That Case Is Not Here - December 2021 Newsletter
We were lost and found
For close to a decade I’ve been trying to match a Jane Doe with a missing person. Last month that match was confirmed. In 2013, I wrote a piece called Quebec 1977: Who Was The Bootlace Killer?. ‘The Bootlace Killer’ was something I made up, like the Golden State Killer, to drum up interest in a series of unsolved murders. The moniker was grounded in reality, most of the victims had been strangled, one with the lace from her own boot.
One of the cases I called ‘Unidentified Victim Number 1’. She was a murder victim between the age of 18 and 25 who was discovered in a wooded area in Longueuil, just off the island of Montreal on April 2, 1977. Police had published her death image in the papers hoping for an identification, but no one claimed her. Around this time I managed to have a phone conversation with the head of the cold case bureau for the Surete du Quebec about the case. He told me he doubted the Jane Doe was a murder victim. In his opinion, she probably died of a drug overdose, and someone dumped her in Longueuil.
A few years after the Bootlace Killer piece, the Montreal police placed a notice on their website about an historical missing persons case. Evelyne Levasseur-Pulice had been reported missing in January of 1977. She was never seen or heard from again. There was something in the timing of the two events, and the hairstyle of Levasseur-Pulice that made me think this might be the same person.
Here you get your first lesson in police jurisdictional bureaucracy. The Jane Doe case was under the Longueuil police’s authority. Levasseur-Pulice belonged to the Service de Police de la Ville de Montréal (SPVM). The two forces were notoriously uncooperative with each other. Even worse, I had no experience with them, nor any direct cause to interact as any kind of an advocate. What I did have - owing to the misfortune of the unsolved murder of my sister, Theresa - was a long standing association with the Surete du Quebec, the highest law enforcement authority in the province. So four years ago, I went back to that head of the cold case bureau and gave him my information that Montreal’s Levasseur-Pulice may be the Longueuil Jane Doe.
The SQ never responded to my email. In my mind I knew it would practically take a legislative fiat to get the three police agencies to cooperate, so I assumed they simply ignored it.
Last month, a relative of Levasseur-Pulice contacted me:
“That woman was my aunt…. We just found out she was found in the same wooded area on April 2,1977 as your article states…. [The police ] reopened case and are looking for the MURDERER (my emphasis) and have a suspect.”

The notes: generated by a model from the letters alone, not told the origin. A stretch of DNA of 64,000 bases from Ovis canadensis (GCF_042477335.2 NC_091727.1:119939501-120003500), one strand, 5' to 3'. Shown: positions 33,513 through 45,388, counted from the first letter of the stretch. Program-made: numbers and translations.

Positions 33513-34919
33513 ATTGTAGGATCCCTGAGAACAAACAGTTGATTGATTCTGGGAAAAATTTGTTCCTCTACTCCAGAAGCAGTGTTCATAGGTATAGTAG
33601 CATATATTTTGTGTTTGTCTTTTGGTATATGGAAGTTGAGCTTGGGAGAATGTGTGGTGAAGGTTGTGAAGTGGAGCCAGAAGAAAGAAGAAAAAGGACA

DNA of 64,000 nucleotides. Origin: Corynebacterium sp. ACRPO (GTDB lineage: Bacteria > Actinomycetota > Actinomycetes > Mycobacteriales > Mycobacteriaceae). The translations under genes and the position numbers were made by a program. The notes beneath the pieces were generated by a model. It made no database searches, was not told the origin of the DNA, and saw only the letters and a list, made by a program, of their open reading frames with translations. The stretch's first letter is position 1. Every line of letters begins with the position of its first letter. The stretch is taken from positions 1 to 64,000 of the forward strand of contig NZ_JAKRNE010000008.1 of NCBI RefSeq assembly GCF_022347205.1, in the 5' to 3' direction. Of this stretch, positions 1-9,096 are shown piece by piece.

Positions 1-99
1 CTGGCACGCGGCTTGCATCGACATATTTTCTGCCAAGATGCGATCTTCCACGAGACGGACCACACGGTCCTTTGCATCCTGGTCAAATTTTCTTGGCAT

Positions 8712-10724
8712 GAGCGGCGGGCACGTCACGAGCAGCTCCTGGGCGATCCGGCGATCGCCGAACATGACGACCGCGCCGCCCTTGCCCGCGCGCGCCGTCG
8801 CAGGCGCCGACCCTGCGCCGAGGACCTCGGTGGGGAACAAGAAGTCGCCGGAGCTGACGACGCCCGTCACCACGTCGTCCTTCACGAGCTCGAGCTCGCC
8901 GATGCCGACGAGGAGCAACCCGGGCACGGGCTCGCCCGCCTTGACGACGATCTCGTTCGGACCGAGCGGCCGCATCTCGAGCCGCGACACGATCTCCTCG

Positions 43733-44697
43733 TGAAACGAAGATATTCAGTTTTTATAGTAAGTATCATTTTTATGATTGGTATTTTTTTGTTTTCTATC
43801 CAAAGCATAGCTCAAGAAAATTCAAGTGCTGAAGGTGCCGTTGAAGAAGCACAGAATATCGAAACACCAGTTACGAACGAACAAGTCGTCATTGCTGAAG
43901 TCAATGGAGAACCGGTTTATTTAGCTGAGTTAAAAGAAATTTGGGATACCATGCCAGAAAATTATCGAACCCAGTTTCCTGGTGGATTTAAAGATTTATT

Two years ago the police tested the family’s DNA against the Jane Doe. In a world where Quebec police routinely destroy case evidence for even well known victims, it is a miracle that samples were somehow kept from a 44-year-old case of an unidentified victim. It took two years of working through bureaucratic channels before the results were known. Police are snail-pace slow in processing DNA when the technology exists for same-day, rapid testing - more on that some other time. Last month a positive identification was made: Longueuil Jane Doe was Evelyne Levasseur-Pulice, who went missing New Year’s Day, January 1, 1977 while going to a Montreal bar or club.
Take me to your special island
It’s been a month of traveling. Prior to the Omicron lockdown, I managed to spend time in Montreal, the Eastern Townships, then finally Saint John, New Brunswick with my mother. We had a good time, and I’m going to leave you with something over which we had a good laugh: the family eggnog story.
My parents used to entertain over the holidays, mostly my father’s business colleagues he worked with in Saint John engineering and construction. My mom used to make this eggnog. The recipe called for 13 ounces of brandy and 26 ounces of rum. My recollection was that she doubled that, 26 ounces of brandy and a 40 of Captain Morgan’s dark rum. As you would imagine, this eggnog was always a big hit. She remembered a guy my father worked with, Paul Lechasseur - this larger-than-life, French Canadian Jack Pine of a man - completely bypassing the punch cups and filling a beer stein with the stuff.
The way my mother orchestrated it, she had two make the base first which consisted of 66 ounces of alcohol and a little light cream. She’d let that sit overnight, then the day of the party she’d add 12 egg whites and 3 cups ( 3 cups!) of whipping cream.
One Christmas she made the base, then my parents set off for some overnight trip, with the intention of completing the recipe the following Saturday afternoon. So that Friday night it was me, my brother, and my best friend, Stephen… and 66 ounces of grog and light cream. And I never drank Captain Morgan’s dark rum again.
Merry Christmas, Happy Holidays, how ever you celebrate, spend time with your friends and family,
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